"Used properly, it is safer than many people drive for short periods because it doesn't get distracted, but it also doesn't see particularly well and can't tell the difference between a person and a tree," Enderle added.

The NHTSA this spring held a pair of meetings to gather input as it developed guidelines for the safe development of automated safety technology. The meetings touched on a number of issues that will need to be resolved before any vehicle can truly be trusted to do the driving.

"There are a lot of technical concerns, even as Tesla, Google, Honda, Apple and others work to develop an autonomous vehicle," said Kyle Landry, research associate with the autonomous systems 2.0 team at Lux Research.

"These companies have suggested that autonomous vehicles will be on the road by 2020, but then we saw that Google's vehicle crashed into a bus, and now Tesla had this fatal crash so those raise concerns," he told the E-Commerce Times.

"Caution in developing this technology too quickly is absolutely necessary," he added.

One of the factors that could have come into play in the accident involving the Model S and the tractor trailer is the fact that the Tesla's systems don't rely on Lidar, suggested Landry.

"The vehicle's other sensors may have been a factor," he added.

"The camera on the road points down, so it didn't 'see' the trailer, while the white color of the trailer and the bright sunny sky could have meant that the algorithms missed it as well," explained Landry. "This was a failure of the sensors; yet there isn't one enabling sensor outside the vehicle. You will still need cameras, radar, ultrasound, Lidar and even GPS with mapping so the car knows where it is on the road."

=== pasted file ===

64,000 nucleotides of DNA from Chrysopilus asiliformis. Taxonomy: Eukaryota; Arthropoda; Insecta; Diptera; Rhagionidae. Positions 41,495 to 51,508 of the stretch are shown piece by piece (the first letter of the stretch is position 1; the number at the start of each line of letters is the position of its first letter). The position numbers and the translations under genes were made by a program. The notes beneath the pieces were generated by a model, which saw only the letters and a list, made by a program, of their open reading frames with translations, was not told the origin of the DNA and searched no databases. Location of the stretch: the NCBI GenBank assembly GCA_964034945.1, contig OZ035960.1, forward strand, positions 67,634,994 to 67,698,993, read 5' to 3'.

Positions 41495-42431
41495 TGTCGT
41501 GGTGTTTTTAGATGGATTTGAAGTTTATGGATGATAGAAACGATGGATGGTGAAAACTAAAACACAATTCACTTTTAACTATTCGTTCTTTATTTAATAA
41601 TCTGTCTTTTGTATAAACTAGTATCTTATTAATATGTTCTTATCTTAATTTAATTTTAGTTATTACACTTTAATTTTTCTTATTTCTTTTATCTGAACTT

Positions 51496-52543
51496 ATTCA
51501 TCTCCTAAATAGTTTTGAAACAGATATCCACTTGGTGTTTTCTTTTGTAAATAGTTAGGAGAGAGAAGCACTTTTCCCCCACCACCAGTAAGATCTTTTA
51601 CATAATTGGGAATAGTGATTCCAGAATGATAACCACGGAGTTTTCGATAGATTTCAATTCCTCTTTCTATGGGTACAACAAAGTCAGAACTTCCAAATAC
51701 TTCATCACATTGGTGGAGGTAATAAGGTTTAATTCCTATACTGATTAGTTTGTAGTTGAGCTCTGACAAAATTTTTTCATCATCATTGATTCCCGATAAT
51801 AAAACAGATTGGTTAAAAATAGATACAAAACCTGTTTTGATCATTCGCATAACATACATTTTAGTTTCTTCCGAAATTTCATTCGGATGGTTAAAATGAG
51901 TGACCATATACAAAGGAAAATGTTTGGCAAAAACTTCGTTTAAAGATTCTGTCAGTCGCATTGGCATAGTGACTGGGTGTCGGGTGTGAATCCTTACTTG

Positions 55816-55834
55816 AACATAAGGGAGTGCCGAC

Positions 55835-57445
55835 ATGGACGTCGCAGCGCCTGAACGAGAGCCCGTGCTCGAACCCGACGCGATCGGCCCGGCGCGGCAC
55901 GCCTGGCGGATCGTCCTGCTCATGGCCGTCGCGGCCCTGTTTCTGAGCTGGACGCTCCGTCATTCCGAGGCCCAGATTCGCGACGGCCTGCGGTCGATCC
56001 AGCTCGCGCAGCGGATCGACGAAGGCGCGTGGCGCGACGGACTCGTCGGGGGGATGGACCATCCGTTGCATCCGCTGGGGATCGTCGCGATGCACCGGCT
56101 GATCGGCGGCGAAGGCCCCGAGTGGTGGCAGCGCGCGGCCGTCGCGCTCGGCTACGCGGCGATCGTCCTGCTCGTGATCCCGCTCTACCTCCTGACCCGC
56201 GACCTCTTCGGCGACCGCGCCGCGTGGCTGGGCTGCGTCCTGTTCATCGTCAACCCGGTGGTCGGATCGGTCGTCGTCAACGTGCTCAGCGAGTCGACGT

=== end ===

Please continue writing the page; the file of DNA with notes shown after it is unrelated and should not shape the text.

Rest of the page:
It isn't just the external sensors that will need refinement -- expectations regarding the technology's capabilities need to be managed as well.

"Completely diverting attention to another activity is not what Autopilot was designed for," said Tirias Research's Teich.

That is why the internal sensors may need to be refined as well, to ensure that a human driver is capable of taking over.

"With Tesla's system, the human is part of the redundancy, and this is where the systems failed," said Lux Research's Landry. "An autopilot system doesn't know if the driver is paying attention; so there really needs to be inward-facing cameras, eye-tracking sensors, and other systems that can ensure that the driver is capable of taking control."

Drivers need to understand these facts. Otherwise, potential consequences could be reminiscent of "the story where the guy who rented a motor home and thought cruise control was like an autopilot discovered, when he went into the back of the motor home to fix a snack, that it wasn't," said Enderle.

"Some Tesla drivers seem to think Autopilot is more than it is," he remarked, "and for that reason, this will always end badly."

Peter Suciu is a freelance writer who has covered consumer electronics, technology, electronic entertainment and fitness-related trends for more than a decade. His work has appeared in more than three dozen publications, and he is the co-author of Careers in the Computer Game Industry (Career in the New Economy series), a career guide aimed at high school students from Rosen Publishing. You can connect with Peter on Google+.